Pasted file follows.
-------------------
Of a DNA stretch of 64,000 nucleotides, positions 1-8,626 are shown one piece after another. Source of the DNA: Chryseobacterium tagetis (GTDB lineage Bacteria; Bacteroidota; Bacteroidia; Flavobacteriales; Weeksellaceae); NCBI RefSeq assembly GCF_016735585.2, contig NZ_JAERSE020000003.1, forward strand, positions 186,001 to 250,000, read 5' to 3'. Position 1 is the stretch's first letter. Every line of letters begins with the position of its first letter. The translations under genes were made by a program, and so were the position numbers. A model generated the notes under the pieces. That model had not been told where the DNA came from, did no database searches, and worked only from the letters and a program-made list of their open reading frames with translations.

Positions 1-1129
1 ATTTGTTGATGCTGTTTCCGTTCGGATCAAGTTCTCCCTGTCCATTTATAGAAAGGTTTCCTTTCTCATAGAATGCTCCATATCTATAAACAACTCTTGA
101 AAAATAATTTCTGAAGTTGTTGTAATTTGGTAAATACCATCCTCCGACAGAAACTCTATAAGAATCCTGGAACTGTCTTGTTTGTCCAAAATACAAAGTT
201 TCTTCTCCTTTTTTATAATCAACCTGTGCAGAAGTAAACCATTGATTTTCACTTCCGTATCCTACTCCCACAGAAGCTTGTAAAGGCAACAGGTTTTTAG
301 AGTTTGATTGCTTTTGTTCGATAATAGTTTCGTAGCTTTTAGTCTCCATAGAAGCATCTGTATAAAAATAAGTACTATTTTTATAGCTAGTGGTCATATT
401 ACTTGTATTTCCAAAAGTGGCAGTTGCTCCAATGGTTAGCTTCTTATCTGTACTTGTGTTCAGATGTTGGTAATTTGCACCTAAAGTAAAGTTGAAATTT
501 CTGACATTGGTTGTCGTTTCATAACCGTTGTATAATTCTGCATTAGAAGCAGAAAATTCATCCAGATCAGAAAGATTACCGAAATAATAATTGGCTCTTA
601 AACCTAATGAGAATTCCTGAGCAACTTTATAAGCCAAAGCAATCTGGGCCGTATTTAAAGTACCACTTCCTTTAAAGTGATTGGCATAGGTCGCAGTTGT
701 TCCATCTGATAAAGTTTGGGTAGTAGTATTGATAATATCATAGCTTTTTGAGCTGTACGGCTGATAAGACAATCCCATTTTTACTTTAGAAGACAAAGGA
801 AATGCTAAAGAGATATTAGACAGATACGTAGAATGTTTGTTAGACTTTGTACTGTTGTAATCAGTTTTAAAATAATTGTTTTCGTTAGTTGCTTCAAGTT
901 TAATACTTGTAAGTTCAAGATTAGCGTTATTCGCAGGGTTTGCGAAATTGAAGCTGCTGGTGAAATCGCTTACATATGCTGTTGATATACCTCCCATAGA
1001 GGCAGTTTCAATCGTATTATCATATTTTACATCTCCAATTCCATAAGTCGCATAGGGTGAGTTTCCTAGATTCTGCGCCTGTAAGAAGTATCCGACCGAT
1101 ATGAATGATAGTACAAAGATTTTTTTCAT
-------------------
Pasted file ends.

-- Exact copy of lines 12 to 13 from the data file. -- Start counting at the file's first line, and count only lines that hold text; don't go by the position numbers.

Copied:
901 TAATACTTGTAAGTTCAAGATTAGCGTTATTCGCAGGGTTTGCGAAATTGAAGCTGCTGGTGAAATCGCTTACATATGCTGTTGATATACCTCCCATAGA
1001 GGCAGTTTCAATCGTATTATCATATTTTACATCTCCAATTCCATAAGTCGCATAGGGTGAGTTTCCTAGATTCTGCGCCTGTAAGAAGTATCCGACCGAT